Restoration of order began when Carranza accepted a radical constitution in 1917. The assassination of Zapata by Carranza’s forces minimized the rural violence in the south. In the Mexican Revolution, a heavy and economic toll had been exacted as there were more than 1 million deaths resulting from violence. The Revolution was then consolidated through the 1920s and 1940s through a series of strong central governments that were being led by former generals from the armies involved in the revolution. The later Mexican presidents were quick to comply with provision by the constitution in which they were mandated for a single term of six years without re-election. In the 1920s, the Mexican president Plutarco Elias Calles designed and implemented institutions which could now define how the political system of Mexico would roll out for the 20th century. In this system, Mexico would now be an authoritarian state that was controlled by a hegemonic revolutionary party, headed by a strong president, anticlericalism, peaceful resolution of social conflict channeled by corporatist representation of the interests of various groups, economic nationalism, and military subordination over the rights of the civilians and minimal collectivization of land.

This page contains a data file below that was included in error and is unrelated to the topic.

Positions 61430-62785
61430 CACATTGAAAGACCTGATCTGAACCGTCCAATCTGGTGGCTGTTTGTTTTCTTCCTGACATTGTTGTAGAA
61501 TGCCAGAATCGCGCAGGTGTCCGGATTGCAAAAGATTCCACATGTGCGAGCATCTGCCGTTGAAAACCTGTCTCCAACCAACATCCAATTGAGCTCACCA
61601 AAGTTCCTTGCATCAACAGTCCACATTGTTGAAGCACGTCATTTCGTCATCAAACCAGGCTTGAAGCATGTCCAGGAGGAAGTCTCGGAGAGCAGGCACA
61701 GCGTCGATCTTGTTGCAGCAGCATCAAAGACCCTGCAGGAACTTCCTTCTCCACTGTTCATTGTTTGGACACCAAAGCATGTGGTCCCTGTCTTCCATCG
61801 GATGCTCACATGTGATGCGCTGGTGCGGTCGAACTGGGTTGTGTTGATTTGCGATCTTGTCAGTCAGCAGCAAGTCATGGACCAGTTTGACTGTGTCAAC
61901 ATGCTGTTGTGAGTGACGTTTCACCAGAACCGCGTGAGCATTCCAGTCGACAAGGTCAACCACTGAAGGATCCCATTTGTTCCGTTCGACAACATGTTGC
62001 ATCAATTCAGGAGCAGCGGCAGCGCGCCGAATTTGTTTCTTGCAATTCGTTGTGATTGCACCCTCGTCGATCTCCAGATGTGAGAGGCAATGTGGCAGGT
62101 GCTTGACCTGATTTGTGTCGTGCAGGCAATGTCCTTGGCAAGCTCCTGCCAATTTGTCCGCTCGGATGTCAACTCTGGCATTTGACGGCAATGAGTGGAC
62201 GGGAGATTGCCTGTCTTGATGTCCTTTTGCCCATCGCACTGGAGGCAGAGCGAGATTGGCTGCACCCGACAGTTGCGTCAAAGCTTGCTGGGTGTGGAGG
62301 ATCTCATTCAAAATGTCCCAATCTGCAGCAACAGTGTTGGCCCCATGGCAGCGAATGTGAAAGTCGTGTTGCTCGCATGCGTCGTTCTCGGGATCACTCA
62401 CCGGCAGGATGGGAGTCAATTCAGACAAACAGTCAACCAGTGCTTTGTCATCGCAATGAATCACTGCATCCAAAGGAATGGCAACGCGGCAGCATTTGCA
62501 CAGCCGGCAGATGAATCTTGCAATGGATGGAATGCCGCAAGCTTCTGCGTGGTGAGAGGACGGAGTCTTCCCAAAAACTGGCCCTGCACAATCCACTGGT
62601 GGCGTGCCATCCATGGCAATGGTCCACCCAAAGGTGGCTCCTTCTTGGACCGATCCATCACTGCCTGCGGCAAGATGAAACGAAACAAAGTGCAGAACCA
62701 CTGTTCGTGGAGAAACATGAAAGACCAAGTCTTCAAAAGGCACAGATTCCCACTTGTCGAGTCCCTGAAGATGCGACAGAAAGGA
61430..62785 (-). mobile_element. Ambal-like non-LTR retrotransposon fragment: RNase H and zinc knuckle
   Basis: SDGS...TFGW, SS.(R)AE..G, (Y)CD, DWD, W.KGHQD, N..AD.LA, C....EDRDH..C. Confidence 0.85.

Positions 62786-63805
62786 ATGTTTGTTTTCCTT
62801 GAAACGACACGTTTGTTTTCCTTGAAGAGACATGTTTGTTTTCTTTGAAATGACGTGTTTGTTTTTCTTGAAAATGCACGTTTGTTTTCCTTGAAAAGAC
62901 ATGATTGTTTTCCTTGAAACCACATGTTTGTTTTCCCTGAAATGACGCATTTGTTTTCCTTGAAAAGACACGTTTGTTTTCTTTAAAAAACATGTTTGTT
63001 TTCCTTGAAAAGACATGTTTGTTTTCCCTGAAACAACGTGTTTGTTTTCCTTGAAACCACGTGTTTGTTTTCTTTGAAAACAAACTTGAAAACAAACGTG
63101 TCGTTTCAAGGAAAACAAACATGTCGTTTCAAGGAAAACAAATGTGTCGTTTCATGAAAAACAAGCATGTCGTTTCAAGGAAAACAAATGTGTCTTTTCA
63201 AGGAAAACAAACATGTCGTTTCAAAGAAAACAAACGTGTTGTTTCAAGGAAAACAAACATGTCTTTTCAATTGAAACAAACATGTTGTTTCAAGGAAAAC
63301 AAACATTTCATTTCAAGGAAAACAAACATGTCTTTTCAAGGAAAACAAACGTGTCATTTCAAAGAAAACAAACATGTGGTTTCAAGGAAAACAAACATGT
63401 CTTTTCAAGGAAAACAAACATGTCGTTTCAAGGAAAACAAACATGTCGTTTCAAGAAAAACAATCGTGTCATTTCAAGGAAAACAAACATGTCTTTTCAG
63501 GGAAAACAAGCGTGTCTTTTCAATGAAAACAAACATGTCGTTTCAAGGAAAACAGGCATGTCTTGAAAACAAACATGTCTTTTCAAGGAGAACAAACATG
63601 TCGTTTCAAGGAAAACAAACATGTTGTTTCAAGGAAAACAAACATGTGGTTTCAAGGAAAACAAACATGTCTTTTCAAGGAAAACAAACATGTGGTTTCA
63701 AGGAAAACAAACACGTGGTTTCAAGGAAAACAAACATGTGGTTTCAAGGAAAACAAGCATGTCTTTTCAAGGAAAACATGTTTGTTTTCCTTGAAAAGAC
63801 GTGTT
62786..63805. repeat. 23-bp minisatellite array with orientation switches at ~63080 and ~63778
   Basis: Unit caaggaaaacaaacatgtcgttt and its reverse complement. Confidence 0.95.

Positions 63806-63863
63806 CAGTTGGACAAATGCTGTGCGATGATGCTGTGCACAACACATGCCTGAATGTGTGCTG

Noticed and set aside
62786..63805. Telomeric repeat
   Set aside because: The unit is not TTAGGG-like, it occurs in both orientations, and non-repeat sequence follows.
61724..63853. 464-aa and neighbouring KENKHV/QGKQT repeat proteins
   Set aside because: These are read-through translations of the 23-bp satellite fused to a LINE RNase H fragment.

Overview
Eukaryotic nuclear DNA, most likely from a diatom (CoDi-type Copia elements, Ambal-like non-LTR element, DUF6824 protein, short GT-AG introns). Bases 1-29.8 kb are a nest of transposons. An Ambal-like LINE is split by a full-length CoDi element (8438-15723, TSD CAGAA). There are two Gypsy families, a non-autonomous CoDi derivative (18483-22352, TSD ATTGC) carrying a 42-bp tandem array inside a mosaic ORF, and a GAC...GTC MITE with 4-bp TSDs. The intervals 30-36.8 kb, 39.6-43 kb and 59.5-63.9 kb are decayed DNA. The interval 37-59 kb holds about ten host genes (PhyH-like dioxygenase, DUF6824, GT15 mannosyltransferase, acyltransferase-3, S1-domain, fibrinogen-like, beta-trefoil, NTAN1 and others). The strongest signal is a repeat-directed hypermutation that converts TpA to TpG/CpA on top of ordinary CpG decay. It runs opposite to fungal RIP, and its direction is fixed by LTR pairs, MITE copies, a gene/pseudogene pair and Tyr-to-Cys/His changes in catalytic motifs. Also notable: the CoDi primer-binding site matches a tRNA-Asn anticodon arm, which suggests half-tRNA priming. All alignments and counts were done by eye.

Key Social Actors and Institutions in the 19th and 20th Century

The Role of the Catholic Church
The relationship between the Mexican government and the Roman Catholic Church had been stable from 1876-1911. Porfirio Diaz had been keen to maintaining good relations with this church due to worries that the American expansionist had been a threat. Diaz then lost all his support to the church when for instance he implemented anti-clerical policies such as large expropriation of tracts that were owned by the Church. Clergy was exposed to forceful laicization. Clergy were executed including the Blessed Miguel Pro in the Cristero War that was anti-clerical. Later on, there were efforts that attempted to set up the Mexican Apostolic National Church which was later subsumed in the 1970s to the Orthodox Church of America.

The Role of Students and Intellectuals

The Role of Military Leaders